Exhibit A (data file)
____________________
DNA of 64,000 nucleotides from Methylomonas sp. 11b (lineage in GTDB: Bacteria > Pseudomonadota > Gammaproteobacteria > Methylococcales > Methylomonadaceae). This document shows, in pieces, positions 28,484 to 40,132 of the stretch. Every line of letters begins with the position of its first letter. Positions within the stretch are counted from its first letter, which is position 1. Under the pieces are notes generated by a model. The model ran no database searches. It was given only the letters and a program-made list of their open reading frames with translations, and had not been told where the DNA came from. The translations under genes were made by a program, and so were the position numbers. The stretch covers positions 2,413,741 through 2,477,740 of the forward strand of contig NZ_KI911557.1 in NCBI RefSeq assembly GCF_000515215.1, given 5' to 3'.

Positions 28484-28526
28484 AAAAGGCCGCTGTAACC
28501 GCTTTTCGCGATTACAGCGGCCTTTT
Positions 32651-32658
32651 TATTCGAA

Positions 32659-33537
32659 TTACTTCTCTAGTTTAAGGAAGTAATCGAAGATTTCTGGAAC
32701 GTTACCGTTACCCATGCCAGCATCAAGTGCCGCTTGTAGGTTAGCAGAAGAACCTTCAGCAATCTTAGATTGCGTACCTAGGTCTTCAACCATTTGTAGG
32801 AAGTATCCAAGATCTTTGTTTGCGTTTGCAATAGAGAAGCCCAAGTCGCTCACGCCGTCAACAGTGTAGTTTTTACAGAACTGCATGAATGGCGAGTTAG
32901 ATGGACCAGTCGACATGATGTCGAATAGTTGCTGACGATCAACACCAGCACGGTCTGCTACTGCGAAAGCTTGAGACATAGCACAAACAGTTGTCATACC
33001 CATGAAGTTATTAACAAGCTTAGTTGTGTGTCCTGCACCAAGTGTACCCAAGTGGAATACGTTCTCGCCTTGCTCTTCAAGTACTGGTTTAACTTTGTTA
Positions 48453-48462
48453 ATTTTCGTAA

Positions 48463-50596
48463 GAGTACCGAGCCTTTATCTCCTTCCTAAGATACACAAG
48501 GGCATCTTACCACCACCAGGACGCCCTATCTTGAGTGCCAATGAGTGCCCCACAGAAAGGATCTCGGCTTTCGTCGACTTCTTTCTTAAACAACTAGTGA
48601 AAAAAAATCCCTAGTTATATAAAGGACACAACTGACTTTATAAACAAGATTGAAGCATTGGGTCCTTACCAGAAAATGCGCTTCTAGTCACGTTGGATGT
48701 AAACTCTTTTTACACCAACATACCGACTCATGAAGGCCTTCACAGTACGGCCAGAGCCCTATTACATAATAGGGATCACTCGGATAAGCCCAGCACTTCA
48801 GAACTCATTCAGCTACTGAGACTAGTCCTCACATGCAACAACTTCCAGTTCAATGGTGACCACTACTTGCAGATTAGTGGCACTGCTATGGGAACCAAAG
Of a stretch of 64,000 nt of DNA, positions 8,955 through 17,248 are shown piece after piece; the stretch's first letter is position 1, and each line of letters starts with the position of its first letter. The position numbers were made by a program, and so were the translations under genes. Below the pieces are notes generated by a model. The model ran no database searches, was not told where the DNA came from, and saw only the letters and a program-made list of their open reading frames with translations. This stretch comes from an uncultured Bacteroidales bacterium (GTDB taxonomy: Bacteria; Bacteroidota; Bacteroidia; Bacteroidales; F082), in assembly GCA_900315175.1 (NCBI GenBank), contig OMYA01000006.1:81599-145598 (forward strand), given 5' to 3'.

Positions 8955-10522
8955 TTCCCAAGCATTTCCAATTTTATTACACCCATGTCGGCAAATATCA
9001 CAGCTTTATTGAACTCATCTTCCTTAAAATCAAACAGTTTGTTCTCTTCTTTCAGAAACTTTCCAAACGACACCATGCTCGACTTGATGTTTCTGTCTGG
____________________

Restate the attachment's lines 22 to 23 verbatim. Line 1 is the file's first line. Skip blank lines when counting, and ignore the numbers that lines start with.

Positions 8955-10522
8955 TTCCCAAGCATTTCCAATTTTATTACACCCATGTCGGCAAATATCA